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House OKs Democrat Tax Hike Plan

October 30, 1987|ROBERT A. ROSENBLATT and DOUGLAS JEHL | Times Staff Writers

WASHINGTON — The House, amid confusion on the floor at the end of a chaotic day, reversed itself Thursday night to approve by a single vote a Democratic budget plan that includes $12 billion in new taxes.

The measure, put aside earlier in the day, appeared to be defeated again, 206 to 205, as House Speaker Jim Wright (D-Tex.) declared that time for voting had elapsed. But Wright then permitted freshman Rep. Jim Chapman (D-Tex.) to change his vote, winning passage of the bill and sending the House into uproar.

Republicans shouted for a "parliamentary inquiry" while Democrats cheered, relieved at salvaging what had appeared to be a brutal rebuff to Wright, who had spent most of the day pressuring rebellious Democrats to change their votes.

41 Democrats Opposed

Forty-one Democrats still opposed the final bill, seemingly reluctant to vote for tax hikes while negotiators from Congress and the Administration sought to win agreement on a bipartisan deficit-reduction plan.

"Any revenue measure has an uphill climb," said a relieved Wright moments after the vote.

Before the vote change, Wright had left the Speaker's chair to say a few words to Chapman, who then reversed his course and switched his vote.

The House leadership did not win its narrow victory until it had stripped from the bill a controversial measure overhauling the welfare system and pressured wavering members to back the party line.

Effort to Table Bill

Republicans--backed early in the day by many conservative Democrats--had sought to table the tax bill until the budget negotiators could reach agreement on a compromise. But their alternative calling for a spending freeze failed, 229 to 182.

The budget negotiators made scant progress on Thursday, continuing to argue over spending cuts pushed by the White House but considered too drastic by congressional Democrats. Congressional negotiators voiced optimism, however, that talks soon could turn to more substantive matters.

"The shape of the table is all decided, the scorekeeping is done," said House Budget Committee Chairman William H. Gray III (D-Pa.). "Tomorrow we can get down to the heavy lifting."

The bill passed by the House would put most of the new tax burden on corporations and wealthy individuals through a tightening of the estate and gift taxes and limiting interest deductions to home mortgages of $1 million. It also would extend for three years the 3% excise tax on telephones that was scheduled to expire this year. The bill would discourage corporate takeovers by reducing the tax benefits for funds borrowed to finance an acquisition.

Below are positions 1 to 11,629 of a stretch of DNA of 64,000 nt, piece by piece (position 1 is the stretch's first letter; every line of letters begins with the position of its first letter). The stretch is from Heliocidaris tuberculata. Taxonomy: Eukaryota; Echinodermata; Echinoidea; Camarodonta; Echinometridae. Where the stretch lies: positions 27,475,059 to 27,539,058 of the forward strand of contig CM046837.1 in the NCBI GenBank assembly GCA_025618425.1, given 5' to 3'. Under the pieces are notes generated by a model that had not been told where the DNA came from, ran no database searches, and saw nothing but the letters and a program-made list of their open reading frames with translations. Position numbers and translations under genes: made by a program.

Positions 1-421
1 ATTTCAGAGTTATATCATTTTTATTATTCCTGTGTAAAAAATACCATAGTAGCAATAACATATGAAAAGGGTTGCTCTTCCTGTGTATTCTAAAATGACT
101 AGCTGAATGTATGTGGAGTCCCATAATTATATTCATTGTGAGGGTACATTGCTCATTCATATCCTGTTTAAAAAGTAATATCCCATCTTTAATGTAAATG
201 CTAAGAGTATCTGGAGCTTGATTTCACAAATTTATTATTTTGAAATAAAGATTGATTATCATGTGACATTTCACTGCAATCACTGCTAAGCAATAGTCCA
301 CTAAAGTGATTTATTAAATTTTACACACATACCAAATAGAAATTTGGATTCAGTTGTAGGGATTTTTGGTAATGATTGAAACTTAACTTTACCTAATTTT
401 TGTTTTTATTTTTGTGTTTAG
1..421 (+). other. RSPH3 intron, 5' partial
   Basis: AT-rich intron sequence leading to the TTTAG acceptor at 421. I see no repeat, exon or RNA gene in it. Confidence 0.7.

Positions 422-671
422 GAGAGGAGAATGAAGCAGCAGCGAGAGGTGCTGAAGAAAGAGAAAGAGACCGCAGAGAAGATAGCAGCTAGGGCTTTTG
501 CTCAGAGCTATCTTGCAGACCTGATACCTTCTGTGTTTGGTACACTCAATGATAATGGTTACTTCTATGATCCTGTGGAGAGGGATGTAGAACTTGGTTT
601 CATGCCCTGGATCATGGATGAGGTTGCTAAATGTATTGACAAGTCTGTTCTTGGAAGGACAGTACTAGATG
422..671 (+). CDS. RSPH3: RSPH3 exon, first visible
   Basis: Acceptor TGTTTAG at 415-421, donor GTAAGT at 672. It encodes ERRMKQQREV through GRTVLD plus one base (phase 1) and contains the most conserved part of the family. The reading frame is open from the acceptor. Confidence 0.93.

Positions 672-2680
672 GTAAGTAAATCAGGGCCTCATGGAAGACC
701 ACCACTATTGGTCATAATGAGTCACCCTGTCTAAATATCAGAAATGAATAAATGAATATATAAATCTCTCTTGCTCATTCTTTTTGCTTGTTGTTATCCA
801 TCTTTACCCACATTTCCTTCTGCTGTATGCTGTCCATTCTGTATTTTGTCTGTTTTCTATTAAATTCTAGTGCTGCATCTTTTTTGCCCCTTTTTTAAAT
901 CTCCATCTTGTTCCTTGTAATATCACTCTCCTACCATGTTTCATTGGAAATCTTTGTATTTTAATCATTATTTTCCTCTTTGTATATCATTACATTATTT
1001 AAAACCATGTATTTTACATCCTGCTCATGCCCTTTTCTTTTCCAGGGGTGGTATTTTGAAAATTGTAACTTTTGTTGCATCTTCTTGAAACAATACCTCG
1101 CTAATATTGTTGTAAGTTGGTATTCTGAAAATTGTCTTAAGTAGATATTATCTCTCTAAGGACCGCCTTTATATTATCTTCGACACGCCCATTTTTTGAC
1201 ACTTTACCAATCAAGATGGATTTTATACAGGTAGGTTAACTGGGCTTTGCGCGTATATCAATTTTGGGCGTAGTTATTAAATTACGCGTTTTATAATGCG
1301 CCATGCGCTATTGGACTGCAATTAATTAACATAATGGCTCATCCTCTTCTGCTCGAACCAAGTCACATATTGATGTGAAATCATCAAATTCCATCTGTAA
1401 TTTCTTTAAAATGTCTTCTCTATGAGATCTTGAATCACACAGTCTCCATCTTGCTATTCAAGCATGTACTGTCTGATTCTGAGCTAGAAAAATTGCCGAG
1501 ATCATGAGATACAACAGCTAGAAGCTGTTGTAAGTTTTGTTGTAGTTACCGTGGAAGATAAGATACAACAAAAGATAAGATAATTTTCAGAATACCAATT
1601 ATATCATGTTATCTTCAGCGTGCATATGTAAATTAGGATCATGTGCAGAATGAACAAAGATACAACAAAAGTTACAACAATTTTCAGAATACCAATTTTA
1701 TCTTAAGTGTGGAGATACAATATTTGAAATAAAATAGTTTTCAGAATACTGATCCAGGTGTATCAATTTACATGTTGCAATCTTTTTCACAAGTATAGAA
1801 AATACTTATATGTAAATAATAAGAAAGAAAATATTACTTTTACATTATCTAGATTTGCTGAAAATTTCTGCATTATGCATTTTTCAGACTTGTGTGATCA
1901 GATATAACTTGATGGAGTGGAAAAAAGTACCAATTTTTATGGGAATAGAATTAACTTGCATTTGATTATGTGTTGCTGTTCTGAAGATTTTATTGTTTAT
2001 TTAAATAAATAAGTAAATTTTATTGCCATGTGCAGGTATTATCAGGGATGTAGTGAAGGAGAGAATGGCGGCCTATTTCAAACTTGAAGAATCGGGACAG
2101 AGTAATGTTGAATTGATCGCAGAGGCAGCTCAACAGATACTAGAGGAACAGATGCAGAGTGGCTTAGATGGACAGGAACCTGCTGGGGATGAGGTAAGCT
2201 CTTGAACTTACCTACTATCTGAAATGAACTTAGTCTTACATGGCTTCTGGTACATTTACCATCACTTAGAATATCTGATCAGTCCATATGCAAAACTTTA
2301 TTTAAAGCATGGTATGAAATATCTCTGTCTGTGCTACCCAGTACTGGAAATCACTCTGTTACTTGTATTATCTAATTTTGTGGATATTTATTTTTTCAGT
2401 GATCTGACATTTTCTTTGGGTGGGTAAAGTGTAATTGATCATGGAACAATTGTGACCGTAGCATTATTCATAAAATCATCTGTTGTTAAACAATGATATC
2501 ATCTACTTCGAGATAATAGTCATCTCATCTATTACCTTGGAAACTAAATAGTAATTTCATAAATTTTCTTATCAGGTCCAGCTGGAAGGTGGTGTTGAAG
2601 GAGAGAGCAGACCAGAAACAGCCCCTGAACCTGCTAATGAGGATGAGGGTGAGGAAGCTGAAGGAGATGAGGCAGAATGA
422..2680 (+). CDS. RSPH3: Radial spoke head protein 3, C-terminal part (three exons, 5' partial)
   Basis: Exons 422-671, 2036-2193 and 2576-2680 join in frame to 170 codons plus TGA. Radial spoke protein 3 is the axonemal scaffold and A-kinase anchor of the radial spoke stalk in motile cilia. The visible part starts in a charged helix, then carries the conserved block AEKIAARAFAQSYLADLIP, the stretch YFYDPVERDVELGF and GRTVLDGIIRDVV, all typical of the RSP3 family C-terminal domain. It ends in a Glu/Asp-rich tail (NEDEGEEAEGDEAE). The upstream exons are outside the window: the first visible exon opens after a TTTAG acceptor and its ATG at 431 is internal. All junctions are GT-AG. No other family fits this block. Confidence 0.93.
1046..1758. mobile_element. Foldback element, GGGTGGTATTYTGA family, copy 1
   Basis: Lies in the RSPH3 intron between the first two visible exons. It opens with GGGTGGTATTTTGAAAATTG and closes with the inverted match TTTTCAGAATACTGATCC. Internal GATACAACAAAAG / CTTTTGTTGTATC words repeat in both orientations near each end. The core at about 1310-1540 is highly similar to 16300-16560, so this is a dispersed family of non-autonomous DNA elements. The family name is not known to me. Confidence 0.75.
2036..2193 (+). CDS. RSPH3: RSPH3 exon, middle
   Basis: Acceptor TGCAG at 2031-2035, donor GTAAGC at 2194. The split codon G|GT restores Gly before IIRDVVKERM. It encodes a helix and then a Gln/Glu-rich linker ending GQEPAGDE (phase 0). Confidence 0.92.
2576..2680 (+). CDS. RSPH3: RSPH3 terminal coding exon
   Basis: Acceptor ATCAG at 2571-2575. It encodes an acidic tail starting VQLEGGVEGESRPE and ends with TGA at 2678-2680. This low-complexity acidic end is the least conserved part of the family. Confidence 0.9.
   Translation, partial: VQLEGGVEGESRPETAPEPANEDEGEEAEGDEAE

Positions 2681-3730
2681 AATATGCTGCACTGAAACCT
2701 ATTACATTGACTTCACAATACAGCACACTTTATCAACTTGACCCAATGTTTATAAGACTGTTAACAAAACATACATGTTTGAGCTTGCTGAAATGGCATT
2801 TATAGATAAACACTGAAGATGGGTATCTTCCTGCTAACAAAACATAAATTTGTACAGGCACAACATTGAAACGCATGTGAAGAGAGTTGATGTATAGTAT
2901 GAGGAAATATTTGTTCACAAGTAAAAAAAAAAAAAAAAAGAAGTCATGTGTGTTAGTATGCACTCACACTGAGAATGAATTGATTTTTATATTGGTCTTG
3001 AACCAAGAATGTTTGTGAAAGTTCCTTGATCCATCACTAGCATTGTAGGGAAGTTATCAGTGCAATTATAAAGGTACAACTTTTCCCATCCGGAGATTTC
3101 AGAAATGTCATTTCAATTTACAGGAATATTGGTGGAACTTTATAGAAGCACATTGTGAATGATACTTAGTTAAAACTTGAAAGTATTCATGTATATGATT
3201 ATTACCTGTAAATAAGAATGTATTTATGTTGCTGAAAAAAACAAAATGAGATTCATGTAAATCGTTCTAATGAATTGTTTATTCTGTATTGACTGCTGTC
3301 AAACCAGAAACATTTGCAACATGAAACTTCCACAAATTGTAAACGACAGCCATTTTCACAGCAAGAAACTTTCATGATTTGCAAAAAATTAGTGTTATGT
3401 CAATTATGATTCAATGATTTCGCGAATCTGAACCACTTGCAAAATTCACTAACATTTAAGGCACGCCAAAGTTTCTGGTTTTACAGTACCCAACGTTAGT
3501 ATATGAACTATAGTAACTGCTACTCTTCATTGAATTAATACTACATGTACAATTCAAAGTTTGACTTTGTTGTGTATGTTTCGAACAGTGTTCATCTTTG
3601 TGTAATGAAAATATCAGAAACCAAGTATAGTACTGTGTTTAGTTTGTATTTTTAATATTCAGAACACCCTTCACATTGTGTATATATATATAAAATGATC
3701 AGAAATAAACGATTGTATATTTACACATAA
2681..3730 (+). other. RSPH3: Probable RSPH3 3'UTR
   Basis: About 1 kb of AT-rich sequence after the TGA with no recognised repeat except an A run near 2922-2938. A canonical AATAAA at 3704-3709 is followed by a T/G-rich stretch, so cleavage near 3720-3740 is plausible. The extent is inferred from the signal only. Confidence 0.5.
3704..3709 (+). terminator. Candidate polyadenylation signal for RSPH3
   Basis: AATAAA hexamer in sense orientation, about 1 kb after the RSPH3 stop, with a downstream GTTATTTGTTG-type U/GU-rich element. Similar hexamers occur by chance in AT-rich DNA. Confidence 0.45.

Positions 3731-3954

Reducing the Deficit

The $12 billion in taxes approved by the House would provide the major share of a $23-billion package to help reduce the deficit during fiscal 1988, which began Oct. 1. Spending cuts will be handled in a separate bill.

President Reagan has repeatedly threatened to veto any legislation containing tax hikes but last week's stock market crash prompted a dramatic reversal in the President's position. He is now saying he will consider certain tax increases, although he wants them kept below the level that congressional Democrats would like.

The budget negotiators, 14 members of Congress and three key Administration officials who have met through the week in a room just outside the Senate chamber, are striving to prepare a combination of taxes and spending curbs that could yield a deficit reduction greater than $23 billion. The goal is to assure nervous investors that the government is serious about cutting the budget deficit.

The negotiators still have not discussed the issue of taxes and the White House has argued that spending reductions should comprise most of the deficit package.

'We're Making Headway'

"We're making a little headway," said Sen. Pete V. Domenici (R-N.M.), adding that the negotiators are "moving beyond discretionary" spending in discussions about spending cuts. Domenici said he was discouraged by slow progress early in the day, "but I'm not now. I think we're back on the path."

One key participant, Rep. Jamie L. Whitten (D-Miss.) expressed doubt about reports of a rapid settlement. "I've read in the papers about the progress we'd made. I haven't seen it," he said.

President Reagan met with his budget negotiators and other White House officials Thursday morning. "It sounds like you're talking about the right issues," Reagan was saying as reporters and photographers entered at the start of a photo session.

Asked what those issues were, Treasury Secretary James A. Baker III said: "Getting some spending cuts." White House spokesman Marlin Fitzwater told reporters that the negotiations are "likely to go into next week."

Balanced-Budget Law

The $23-billion target for deficit reduction is required by the Gramm-Rudman law, which mandates a balanced budget by 1993. If the President and Congress cannot agree on a plan by Nov. 20, automatic spending cuts will be put into effect, hitting hard at both military and domestic programs.

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